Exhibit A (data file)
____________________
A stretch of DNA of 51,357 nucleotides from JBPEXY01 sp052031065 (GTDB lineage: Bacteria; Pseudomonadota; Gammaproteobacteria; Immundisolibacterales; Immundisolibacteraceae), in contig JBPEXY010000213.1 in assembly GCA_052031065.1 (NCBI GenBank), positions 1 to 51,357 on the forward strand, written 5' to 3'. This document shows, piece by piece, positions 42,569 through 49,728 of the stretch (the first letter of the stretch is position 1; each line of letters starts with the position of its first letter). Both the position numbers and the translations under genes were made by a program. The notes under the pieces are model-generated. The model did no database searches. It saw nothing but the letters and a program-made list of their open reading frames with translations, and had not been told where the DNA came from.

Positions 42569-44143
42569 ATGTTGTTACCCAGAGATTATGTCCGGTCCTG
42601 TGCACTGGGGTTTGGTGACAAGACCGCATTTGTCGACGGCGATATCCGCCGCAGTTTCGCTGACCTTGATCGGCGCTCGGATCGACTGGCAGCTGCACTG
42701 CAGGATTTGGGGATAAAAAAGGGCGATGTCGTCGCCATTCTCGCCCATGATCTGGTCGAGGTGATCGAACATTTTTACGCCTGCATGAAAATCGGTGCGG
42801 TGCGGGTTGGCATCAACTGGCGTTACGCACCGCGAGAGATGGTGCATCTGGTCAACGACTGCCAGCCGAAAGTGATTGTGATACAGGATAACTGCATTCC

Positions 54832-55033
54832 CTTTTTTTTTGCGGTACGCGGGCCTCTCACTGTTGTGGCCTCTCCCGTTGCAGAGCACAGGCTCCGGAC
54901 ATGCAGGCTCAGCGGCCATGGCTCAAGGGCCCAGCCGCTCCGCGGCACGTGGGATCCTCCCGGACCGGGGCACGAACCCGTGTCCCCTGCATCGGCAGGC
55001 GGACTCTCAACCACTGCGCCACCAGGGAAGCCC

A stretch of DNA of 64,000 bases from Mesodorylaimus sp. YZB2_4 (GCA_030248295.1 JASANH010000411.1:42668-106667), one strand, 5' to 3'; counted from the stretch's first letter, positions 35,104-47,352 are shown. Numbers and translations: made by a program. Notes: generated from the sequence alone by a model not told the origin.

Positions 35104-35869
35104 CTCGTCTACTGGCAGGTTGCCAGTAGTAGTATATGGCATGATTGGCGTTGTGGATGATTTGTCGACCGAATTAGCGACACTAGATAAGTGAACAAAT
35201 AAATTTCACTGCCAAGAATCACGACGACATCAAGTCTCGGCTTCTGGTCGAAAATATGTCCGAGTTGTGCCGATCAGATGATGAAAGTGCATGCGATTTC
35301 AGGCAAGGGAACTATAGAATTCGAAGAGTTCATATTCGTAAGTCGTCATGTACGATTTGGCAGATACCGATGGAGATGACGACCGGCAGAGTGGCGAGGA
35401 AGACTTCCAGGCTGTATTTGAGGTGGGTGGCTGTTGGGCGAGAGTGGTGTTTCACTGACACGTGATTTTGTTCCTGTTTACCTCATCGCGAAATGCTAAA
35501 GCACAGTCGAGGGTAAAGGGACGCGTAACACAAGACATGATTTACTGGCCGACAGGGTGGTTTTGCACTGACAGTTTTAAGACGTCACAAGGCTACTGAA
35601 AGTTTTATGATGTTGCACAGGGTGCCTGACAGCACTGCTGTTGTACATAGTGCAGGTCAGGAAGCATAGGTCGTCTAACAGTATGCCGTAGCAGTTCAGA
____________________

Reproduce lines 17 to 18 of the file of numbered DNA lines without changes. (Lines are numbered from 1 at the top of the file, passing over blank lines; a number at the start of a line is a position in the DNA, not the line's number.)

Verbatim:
35501 GCACAGTCGAGGGTAAAGGGACGCGTAACACAAGACATGATTTACTGGCCGACAGGGTGGTTTTGCACTGACAGTTTTAAGACGTCACAAGGCTACTGAA
35601 AGTTTTATGATGTTGCACAGGGTGCCTGACAGCACTGCTGTTGTACATAGTGCAGGTCAGGAAGCATAGGTCGTCTAACAGTATGCCGTAGCAGTTCAGA